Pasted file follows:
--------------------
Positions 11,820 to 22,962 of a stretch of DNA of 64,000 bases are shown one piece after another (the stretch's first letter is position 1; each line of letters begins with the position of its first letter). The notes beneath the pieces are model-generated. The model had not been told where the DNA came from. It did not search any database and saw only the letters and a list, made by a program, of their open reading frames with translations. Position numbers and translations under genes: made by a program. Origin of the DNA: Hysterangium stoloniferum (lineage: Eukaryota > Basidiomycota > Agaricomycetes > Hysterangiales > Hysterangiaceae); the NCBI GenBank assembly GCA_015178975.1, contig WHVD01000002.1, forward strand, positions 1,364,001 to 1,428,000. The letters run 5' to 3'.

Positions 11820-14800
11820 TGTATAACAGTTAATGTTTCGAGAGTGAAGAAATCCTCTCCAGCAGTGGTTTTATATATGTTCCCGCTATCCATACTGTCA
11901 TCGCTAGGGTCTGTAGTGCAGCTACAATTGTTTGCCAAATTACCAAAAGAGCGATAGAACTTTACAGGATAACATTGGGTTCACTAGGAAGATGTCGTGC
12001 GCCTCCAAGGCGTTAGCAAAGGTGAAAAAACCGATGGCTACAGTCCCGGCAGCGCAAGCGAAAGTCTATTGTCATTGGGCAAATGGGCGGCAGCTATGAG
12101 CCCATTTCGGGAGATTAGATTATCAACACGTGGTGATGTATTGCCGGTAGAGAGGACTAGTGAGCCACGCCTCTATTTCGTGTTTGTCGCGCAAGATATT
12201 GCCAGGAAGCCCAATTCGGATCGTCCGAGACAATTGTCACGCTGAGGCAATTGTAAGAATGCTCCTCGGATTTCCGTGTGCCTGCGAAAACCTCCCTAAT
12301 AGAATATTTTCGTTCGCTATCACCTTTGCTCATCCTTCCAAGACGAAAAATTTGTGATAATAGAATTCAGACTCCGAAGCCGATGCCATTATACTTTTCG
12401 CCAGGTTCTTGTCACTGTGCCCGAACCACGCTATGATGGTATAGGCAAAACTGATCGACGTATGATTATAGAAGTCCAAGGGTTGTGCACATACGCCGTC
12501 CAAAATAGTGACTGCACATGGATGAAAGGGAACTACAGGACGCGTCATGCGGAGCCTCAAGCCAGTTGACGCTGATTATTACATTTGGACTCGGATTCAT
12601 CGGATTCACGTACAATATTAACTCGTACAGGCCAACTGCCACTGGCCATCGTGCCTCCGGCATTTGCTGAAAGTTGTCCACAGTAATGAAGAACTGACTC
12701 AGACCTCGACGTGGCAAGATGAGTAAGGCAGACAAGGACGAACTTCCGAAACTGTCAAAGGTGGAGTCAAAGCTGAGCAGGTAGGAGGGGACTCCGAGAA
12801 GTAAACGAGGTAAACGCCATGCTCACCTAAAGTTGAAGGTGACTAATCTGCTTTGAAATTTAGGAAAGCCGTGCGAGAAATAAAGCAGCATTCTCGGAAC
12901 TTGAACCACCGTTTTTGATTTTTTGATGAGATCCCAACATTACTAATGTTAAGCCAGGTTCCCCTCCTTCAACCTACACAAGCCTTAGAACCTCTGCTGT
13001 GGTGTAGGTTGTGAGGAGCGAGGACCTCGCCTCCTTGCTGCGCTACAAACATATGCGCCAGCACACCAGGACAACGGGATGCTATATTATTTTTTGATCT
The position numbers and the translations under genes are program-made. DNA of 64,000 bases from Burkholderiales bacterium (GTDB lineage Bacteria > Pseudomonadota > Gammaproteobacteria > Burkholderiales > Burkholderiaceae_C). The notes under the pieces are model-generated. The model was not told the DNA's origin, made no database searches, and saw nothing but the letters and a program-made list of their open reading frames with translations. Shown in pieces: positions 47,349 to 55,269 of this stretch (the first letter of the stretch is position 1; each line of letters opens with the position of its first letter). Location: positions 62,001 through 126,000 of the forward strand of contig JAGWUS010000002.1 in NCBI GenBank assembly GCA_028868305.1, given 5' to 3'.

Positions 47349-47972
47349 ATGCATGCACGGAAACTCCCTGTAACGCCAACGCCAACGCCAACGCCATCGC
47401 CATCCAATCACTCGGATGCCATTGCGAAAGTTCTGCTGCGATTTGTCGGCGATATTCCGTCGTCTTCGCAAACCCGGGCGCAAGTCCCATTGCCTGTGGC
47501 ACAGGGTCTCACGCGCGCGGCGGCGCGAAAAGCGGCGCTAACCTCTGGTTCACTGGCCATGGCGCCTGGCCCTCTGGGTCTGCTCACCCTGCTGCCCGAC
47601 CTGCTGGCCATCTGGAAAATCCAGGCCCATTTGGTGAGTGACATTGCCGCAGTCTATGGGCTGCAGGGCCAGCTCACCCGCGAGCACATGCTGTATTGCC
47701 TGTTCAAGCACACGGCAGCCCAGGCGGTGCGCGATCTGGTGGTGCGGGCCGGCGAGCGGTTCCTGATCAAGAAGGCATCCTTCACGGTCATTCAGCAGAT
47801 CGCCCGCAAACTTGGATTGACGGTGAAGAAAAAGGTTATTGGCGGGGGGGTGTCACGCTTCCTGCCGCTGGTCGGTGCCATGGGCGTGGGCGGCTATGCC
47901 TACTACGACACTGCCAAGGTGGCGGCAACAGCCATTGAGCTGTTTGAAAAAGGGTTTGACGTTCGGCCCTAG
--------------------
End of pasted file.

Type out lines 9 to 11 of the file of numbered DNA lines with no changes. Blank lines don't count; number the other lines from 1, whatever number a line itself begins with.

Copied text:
12401 CCAGGTTCTTGTCACTGTGCCCGAACCACGCTATGATGGTATAGGCAAAACTGATCGACGTATGATTATAGAAGTCCAAGGGTTGTGCACATACGCCGTC
12501 CAAAATAGTGACTGCACATGGATGAAAGGGAACTACAGGACGCGTCATGCGGAGCCTCAAGCCAGTTGACGCTGATTATTACATTTGGACTCGGATTCAT
12601 CGGATTCACGTACAATATTAACTCGTACAGGCCAACTGCCACTGGCCATCGTGCCTCCGGCATTTGCTGAAAGTTGTCCACAGTAATGAAGAACTGACTC